The Helpful Entrepreneur

When I was four years old I received my first Superman suit, summer edition.  My mom made it for me from a pair of blue athletic shorts and t-shirt, some red and yellow fabric and some Velcro (she is legendary at making a lot out of a little).  Soon I wanted nothing but to be that symbol of all that was good, noble, and powerful.  At the time, I didn’t realize what it was that so drew me to this superhero, nor did I care, but I was drawn.  The majority of my imaginative energy was spent pretending to be Superman, even after summer had ended.  So to keep me from freezing in the cold, damp, Wisconsin winters, mom was forced to design for me the winter edition.  Can anybody say “Blue sweats for days!”? 

            I think I was born to be a helpful entrepreneur.  That’s why Superman was (and still is) my inspiration.  If you think about it, that’s exactly what he is.  Just like any entrepreneur, Superman had a fire in his bones that prompted him to stand up and be the hero no one else could or would be.  He was a “helpful” entrepreneur because his motivation came not from his superhuman powers but rather the depth of his soul and his passion to serve those who most needed him.  His superpowers merely made him one of the fortunate, talented few who’s startup didn’t fail in the first year.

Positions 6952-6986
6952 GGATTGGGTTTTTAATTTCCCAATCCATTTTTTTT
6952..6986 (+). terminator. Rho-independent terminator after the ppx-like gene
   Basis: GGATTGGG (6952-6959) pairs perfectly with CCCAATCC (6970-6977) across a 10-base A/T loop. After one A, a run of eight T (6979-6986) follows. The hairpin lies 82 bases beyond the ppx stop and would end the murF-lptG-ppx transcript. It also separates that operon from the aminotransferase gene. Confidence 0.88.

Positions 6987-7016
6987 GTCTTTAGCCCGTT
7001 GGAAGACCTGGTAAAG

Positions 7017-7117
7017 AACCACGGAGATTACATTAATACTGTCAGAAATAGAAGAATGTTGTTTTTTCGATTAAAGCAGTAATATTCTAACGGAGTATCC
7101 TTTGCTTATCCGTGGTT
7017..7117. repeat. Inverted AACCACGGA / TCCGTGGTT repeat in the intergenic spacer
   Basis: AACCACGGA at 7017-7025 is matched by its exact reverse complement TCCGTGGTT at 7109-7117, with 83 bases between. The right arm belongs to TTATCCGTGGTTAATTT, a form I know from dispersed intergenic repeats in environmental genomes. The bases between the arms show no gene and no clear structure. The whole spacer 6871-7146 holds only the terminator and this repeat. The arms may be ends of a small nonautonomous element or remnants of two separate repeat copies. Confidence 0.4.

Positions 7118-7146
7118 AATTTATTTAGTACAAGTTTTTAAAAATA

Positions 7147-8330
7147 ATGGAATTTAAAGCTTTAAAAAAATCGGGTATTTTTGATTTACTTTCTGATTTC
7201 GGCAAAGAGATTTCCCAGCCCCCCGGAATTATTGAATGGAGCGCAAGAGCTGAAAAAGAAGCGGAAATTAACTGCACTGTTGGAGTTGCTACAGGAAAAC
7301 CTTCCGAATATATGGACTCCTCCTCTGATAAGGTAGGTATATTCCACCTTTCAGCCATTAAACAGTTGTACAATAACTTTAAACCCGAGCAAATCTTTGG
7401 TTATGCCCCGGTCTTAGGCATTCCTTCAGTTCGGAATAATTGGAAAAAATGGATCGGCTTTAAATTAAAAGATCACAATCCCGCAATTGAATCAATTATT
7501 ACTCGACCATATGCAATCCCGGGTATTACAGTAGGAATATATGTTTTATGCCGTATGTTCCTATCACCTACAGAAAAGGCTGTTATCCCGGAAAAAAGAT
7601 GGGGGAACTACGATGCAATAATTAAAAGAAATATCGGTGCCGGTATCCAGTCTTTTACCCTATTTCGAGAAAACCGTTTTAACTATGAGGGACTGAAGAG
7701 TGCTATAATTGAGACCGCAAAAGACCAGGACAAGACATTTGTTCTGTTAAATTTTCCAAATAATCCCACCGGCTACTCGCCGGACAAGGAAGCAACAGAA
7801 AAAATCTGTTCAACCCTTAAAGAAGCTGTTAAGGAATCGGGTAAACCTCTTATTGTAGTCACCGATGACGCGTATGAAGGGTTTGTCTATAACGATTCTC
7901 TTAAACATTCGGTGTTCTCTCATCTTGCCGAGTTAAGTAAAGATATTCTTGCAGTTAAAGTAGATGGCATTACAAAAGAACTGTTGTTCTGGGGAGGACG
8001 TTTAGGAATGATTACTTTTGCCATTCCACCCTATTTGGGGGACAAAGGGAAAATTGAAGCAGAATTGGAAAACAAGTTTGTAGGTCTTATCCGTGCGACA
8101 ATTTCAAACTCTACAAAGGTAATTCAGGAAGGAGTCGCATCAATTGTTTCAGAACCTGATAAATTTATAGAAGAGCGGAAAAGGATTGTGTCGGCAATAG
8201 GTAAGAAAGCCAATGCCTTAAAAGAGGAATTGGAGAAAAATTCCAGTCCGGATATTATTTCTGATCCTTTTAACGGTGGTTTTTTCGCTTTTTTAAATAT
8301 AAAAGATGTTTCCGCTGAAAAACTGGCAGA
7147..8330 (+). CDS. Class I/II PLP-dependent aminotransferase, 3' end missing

Fast forward a year or so to 1995.  I’ve always had a knack for creating solutions to problems (especially when pumpkin chocolate chip muffins were at stake).  At five years old, I was determined to show my neighbors how much we cared for them by helping them with anything, I didn’t much care with what.  That’s when I began my first “non-profit venture”: the Helpers Club (never quite got our 501(c)(3) status...).  The mission was bold, it was clear, it was powerful: “to help”.  I recruited all of my friends to join the newly formed Helpers Club.  Meetings were held in my room where a small group of poor five-year-old boys would fidget and eye the door, begging to be released from the overeager, disillusioned cage of their ambitious friend into the sunshine where they could play unrestrained by the burdensome club etiquette and rules I mandated (we were, after all, an official club).  Our first (and only) philanthropic endeavor was an afternoon spent picking weeds in our neighbor’s yard, all five of us.  Rather I should say we spent about 20 minutes picking weeds and the rest of the afternoon eating my mom’s freshly baked pumpkin chocolate chip muffins and watching movies downstairs while it slowly drizzled outside in the murky gray Midwest spring.